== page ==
3. Lotta Continua played a leading role in workplace and community struggles from 1969 to 1976, incorporating some thousands of activists and publishing a national daily newspaper. Potere Operaio was active in several significant local struggles with a national presence, and published influential articles. On operaismo, see Steve Wright, Storming Heaven: Class Composition and Struggle in
Autonomist Marxism
. Pluto, 2002.

4. Mariarosa Dalla Costa and Selma James (1972), The Power of Women and the
Subversion of the Community
. Falling Wall Press; Selma James (1973), Sex, Race
and Class
. Falling Wall Press.

5. Facing Reality published reports in the 1960’s on industrial workers’ struggles, the Black liberation movement, and women by activists such as Martin Glaberman, Grace Lee Boggs, James Boggs, and Selma James.

6. Many articles from the three main influences on the New Tendency are accessible at

7. See Huot in Sofri (1972).

8. The Newsletter, 6 issues, 1972-75. These reports are valuable records of struggles
in diverse workplaces in 1970s Ontario.

9.Toronto NT Collective (1974), Autonomous Struggles and the Capitalist Crisis, edited with introduction by Ramirez, Bruno, Workers’ Autonomy pamphlet.

10. John Huot (1973), “Notes on Workers’ Autonomy,” The Newsletter #2, 40-48;
Ramirez, Judy and Taylor, Peter (1973), “Elements for a Political Perspective,” The Newsletter #3, 3-9.

11. John Huot (1974), “Workers’ Autonomy and Power Relations Within the Working Class,” Toronto NT Collective Educational on Workers’ Autonomy.

12. Sergio Bologna (1972), “Class Composition and Theory of the Party at the Origins of the Workers’ Council Movement,” Telos, No. 13, 4-27. Also at

13. John Huot (1973), “Workers’ Struggles in Advanced Capitalism: The Post
Office,” The Newsletter # 3, 40-55; Toronto NT Collective (1974), “The April
Postal Strike: Workers, Union and the State,” The Newsletter #5, 19-48; Peter
Taylor (1975), “‘The Sons of Bitches Just Won’t Work’: Postal Workers Against
the State,” ZeroWork 1, 85-112.

14.As Dalla Costa explained, “Only those directly affected and with a direct interest in destroying their exploited condition can really discover the necessary political analysis and the ways to organize their struggle and exercise a real power…. When women begin to organize and become aware of their force and power, the whole working class discovers new strengths and possibilities.” Quoted in Huot, Notes on Workers’ Autonomy,” The Newsletter #2, Fall 1973, 42).

15. Struggle Against Work Collective (1975), “Statement on the Dissolution of the New Tendency”, archived as The Newsletter #6

16. Struggle Against Work Collective (1975); Out of the Driver’s Seat: Marxism in North America Today (1974) (by Windsor Facing Reality-related group).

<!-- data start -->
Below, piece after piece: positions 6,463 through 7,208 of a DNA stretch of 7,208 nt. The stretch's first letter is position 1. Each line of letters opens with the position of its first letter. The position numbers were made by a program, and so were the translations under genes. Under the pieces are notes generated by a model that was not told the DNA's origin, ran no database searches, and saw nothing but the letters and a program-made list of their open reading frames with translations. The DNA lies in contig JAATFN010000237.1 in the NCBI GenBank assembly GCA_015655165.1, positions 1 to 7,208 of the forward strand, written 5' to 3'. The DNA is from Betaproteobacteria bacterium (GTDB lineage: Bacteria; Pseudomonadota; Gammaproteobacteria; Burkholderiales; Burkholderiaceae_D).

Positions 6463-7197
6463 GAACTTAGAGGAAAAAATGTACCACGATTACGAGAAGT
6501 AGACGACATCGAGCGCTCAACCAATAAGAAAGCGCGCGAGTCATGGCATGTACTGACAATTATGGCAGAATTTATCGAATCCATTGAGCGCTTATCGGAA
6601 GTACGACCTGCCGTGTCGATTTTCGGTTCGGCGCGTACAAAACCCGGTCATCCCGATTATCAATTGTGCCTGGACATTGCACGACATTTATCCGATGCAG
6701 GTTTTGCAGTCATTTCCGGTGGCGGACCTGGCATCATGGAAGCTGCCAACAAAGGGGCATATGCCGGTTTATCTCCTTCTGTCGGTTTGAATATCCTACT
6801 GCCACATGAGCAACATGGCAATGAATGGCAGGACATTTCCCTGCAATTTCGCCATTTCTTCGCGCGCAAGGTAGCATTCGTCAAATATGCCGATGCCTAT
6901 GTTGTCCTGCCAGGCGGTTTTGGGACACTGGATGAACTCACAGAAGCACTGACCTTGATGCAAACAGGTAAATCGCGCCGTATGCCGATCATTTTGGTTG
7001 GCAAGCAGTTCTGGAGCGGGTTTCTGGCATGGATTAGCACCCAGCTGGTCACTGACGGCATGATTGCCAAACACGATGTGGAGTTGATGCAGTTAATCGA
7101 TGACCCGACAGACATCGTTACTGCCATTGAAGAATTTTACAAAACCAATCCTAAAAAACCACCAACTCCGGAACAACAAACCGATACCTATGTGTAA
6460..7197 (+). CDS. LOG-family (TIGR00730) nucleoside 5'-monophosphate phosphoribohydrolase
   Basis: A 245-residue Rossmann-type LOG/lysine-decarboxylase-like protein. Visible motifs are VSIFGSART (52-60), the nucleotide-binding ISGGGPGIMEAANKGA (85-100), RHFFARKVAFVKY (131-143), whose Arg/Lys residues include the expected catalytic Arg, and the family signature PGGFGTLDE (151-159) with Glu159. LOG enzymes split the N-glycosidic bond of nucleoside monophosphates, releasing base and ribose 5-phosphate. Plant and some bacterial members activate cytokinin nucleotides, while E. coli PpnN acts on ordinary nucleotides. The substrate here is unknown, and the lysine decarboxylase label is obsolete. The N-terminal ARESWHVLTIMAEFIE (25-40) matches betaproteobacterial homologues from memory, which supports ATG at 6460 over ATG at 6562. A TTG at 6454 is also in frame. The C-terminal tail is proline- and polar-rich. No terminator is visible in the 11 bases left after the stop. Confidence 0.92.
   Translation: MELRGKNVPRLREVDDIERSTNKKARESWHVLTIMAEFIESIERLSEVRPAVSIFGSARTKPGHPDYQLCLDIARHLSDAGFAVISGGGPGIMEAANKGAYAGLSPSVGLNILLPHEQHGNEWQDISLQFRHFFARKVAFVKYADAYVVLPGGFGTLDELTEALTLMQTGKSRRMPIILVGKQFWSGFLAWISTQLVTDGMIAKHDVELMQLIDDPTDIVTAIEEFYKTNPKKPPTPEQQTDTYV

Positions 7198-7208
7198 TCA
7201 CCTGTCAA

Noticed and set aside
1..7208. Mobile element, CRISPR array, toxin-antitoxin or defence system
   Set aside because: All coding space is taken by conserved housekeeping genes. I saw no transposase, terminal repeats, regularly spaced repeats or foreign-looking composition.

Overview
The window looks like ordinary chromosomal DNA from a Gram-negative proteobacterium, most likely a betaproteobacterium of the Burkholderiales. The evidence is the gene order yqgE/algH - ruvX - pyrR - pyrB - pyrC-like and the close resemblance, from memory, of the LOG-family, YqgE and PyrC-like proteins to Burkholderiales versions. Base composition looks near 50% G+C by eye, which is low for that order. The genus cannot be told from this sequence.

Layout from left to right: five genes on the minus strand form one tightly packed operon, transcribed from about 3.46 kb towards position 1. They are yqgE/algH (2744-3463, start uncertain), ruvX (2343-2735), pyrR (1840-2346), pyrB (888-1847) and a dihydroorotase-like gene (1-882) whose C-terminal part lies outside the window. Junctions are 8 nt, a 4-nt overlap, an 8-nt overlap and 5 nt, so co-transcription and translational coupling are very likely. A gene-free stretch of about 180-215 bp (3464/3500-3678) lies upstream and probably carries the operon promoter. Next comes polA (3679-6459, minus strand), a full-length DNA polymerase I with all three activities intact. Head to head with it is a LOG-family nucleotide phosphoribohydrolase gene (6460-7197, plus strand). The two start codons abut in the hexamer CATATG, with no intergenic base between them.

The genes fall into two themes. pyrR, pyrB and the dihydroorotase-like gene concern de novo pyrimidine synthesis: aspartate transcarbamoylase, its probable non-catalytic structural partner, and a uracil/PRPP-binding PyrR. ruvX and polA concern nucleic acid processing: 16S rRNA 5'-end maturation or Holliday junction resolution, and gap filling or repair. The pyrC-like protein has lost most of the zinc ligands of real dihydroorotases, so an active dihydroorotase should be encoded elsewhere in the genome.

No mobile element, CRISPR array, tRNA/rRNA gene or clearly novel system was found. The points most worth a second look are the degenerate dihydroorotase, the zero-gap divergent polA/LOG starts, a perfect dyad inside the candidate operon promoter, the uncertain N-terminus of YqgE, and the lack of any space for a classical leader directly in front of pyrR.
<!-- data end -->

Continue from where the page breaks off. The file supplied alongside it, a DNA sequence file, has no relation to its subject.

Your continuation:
17. Struggle Against Work Collective (1975), Statement on the Dissolution of the
New Tendency, The Newsletter #6

18. “Toronto Collective Statement” (1976), written by the men, including myself, who left SAWC over this issue.

19. Immanuel Ness ed. (2014), New Forms of Worker Organization: The Syndicalist and Autonomist Restoration of Class Struggle Unionism, PM Press. This otherwise interesting collection makes no use of the class composition concept; in consequence, the articles focus exclusively on forms of workers’ struggles, but not on their class composition, which is the material basis for strategically evaluating new forms of organization.

20. See, “Thinking Through the York University Strike,” Editorial, Canadian Dimension, May/June 2009, with online responses by Tyler Shipley and Tyler McCreary.

21. Clara Kuhling, “How CUPE 3903 Struck and Won,” Just Labour, vol. 1 (2002), 77-85.

22. E.g. Sergio Bologna (2014), “Workerism Beyond Fordism: On the Lineage of Italian Workerism,” Viewpoint Magazine,; Silvia Federici (2012), Revolution at Point Zero: Housework, Reproduction, and Feminist Struggle, PM Press; Nick Dyer-Witheford (1999), Cyber-Marx: Cycles and Circuits of Struggle in High-Technology Capitalism, University of Illinois Press.

23. Susan Ferguson, and David McNally (2015) “Precarious Migrants: Gender, Race and the Social Reproduction of a Global Working Class,” in Transforming Classes, ed. Leo Panitch and Greg Albo, Socialist Register 2015, pp. 1-23.

24. Dorothy Kidd (2016) “Extra-Activism,” Peace Review, 28:1, 1-9, uses a class composition approach to analyze the contemporary mining justice movement.

25. Jane McAlevey (2012), Raising Expectations (And Raising Hell): My Decade of Fighting for the Labour Movement, Verso, is a rare example of a union staff organizer pushing many of these limits of unions and collective bargaining.

26. The labour movement has mostly failed to respect the autonomy of anti-poverty organizations, especially the Ontario Coalition Against Poverty, which has led many campaigns over the last 25 years. OCAP has consistently supported unionized workers’ struggles.

27. This was an issue in the Greater Toronto Workers’ Assembly (2009-2015). See Herman Rosenfeld (2011), “The Greater Toronto Workers’ Assembly: A Hopeful Experiment,” New Politics, Summer 2011; Elise Thorburn (2011), “Motion to Strike a Feminist Action Committee,” GTWA Discussion Bulletin, January 2011.